Read, Write, Run, Roam


The Amazing Race

 I can’t believe no one told me about this last summer: The Ajvar 5k just outside of Washington, DC!

Good news (for me): I am not the only person around here obsessed with ajvar. There is an entire race devoted to the ruby goodness. Okay, so it’s actually a fundraiser for needy children in Macedonia, but runners get a jar of ajvar at the finish. Helping kids, getting a little exercise AND receiving fine European foods?  DONE.

Next year’s race is scheduled for September 8th. You can bet I’ll be there–unless I’m lucky enough to be in Macedonia running around Lake Ochrid instead.

Not a runner? You can still help sponsor the event. A donation as little as $5 will get you an honorable mention as a “Friend of Ajvar.” Though really, who ISN’T a friend of ajvar?

For more information, click on the race Facebook page HERE.



Protecting Montenegro’s worst-kept secret: the Fort of Kotor

Our Lonely Planet guide to the Western Balkans* suggested we go “off the beaten path” with a trip to Kotor, Montenegro.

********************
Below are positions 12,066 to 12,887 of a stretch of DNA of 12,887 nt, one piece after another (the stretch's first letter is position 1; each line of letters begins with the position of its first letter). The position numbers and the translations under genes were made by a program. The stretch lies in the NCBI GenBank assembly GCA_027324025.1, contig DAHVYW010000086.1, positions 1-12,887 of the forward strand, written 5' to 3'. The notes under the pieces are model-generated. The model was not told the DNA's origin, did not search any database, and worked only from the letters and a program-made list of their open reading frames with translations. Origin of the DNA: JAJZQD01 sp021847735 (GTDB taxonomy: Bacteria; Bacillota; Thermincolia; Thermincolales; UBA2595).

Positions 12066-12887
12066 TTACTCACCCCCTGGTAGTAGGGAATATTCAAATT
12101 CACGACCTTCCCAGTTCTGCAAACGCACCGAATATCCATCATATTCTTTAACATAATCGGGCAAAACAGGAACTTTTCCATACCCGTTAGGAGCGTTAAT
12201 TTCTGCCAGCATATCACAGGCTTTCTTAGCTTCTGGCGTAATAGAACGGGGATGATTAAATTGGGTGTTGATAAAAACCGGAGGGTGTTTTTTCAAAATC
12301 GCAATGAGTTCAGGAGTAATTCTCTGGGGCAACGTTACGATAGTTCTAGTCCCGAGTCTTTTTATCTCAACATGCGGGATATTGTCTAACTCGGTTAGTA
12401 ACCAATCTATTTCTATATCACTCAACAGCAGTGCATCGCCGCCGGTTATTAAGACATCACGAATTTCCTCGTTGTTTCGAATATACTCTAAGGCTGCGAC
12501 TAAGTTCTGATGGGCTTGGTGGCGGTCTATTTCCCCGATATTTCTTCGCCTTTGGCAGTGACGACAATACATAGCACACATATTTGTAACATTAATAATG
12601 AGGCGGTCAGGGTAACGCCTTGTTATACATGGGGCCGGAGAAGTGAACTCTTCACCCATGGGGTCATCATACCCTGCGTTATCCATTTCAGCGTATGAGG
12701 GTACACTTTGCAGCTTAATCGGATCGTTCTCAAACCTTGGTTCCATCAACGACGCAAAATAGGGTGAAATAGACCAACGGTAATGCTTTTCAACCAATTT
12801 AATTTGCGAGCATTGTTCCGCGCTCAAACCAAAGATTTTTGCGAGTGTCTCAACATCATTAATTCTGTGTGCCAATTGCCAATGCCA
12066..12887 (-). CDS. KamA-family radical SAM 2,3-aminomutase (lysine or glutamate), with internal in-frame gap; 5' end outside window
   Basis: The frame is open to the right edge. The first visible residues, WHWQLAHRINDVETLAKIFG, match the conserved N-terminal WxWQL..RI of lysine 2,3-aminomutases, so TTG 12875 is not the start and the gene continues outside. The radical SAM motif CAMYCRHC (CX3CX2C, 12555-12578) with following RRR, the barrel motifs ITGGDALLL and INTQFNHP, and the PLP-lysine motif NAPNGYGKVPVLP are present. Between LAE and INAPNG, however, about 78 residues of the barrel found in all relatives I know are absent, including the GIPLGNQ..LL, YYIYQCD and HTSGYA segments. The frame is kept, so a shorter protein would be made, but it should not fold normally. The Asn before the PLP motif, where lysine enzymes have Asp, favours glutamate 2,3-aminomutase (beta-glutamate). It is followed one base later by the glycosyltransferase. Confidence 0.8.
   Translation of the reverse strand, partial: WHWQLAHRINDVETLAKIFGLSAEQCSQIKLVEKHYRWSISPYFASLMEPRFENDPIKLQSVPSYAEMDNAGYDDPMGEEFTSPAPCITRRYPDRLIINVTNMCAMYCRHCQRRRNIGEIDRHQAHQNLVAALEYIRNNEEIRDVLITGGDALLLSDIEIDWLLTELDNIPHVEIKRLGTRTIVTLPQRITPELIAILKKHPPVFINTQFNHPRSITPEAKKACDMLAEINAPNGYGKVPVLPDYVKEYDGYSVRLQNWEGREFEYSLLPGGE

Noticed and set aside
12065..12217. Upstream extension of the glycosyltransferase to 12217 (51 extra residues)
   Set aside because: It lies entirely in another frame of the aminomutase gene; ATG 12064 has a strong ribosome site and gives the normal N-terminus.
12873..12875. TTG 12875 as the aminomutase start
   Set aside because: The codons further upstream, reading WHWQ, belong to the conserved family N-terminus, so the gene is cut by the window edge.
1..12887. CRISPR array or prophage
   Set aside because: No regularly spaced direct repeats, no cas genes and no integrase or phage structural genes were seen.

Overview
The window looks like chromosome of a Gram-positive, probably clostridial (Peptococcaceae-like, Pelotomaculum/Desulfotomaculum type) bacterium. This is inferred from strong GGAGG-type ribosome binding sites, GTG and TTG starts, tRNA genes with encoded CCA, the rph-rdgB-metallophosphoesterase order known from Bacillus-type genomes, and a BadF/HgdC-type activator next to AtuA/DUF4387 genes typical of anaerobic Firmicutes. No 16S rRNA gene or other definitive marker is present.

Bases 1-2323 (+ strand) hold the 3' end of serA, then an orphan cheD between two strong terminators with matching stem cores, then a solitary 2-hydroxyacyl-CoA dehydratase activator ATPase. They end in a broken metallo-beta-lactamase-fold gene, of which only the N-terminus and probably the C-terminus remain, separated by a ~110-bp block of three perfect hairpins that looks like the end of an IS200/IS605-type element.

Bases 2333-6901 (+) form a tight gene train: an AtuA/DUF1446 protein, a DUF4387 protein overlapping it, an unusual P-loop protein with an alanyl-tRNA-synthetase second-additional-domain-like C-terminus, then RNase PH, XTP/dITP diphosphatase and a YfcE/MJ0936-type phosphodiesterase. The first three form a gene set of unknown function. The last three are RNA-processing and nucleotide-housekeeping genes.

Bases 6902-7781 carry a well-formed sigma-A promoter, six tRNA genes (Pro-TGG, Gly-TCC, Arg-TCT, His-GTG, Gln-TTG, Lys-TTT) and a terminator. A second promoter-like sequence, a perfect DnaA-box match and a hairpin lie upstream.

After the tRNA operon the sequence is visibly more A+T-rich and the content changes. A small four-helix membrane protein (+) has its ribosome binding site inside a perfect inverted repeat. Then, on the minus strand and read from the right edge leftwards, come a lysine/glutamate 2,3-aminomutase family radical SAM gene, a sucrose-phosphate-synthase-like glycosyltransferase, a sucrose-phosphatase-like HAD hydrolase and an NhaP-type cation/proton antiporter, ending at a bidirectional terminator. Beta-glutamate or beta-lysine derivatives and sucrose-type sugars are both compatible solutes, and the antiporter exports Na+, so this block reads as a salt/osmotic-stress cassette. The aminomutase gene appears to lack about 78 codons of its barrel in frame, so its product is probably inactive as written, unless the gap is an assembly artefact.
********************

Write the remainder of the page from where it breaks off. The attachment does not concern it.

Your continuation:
(Pause to hear all the Balkan readers laugh.)

Kotor’s been “on the path” since the Middle Ages, when Illyrians, Slavs and Venetians flocked to the spot along the Bay of Kotor. Today Kotor is one of the most popular destinations in Montenegro, a UNESCO world heritage site, and a stopping point for cruises and yachts working their way down the Adriatic. It’s more backless dresses than backpackers, but there’s at least one Kotor destination that moves visitors away from it all: the fort on the mountain of St. John.

Since my attraction to ice cream bars has become a full-blown addiction, I thought it would be a good idea to tackle the 1350-1500 steps up to the fortifications that overlook Kotor’s walled city. It was more of a hike than a stroll; 5 centuries of use, 80 years of neglect and several earthquakes later, there were times when it was easier to walk along an improvised dirt trail than to tackle the loose, worn stairs. It’s not for the timid or the acrophobic.

The fortifications were first built by the Byzantine Empire in the 6th Century. The Venetians expanded them in the 1400s, and they were all but deserted by the 1800s. It still felt a bit deserted when we were there. We explored the fort’s viewpoints to get a good look at the town below.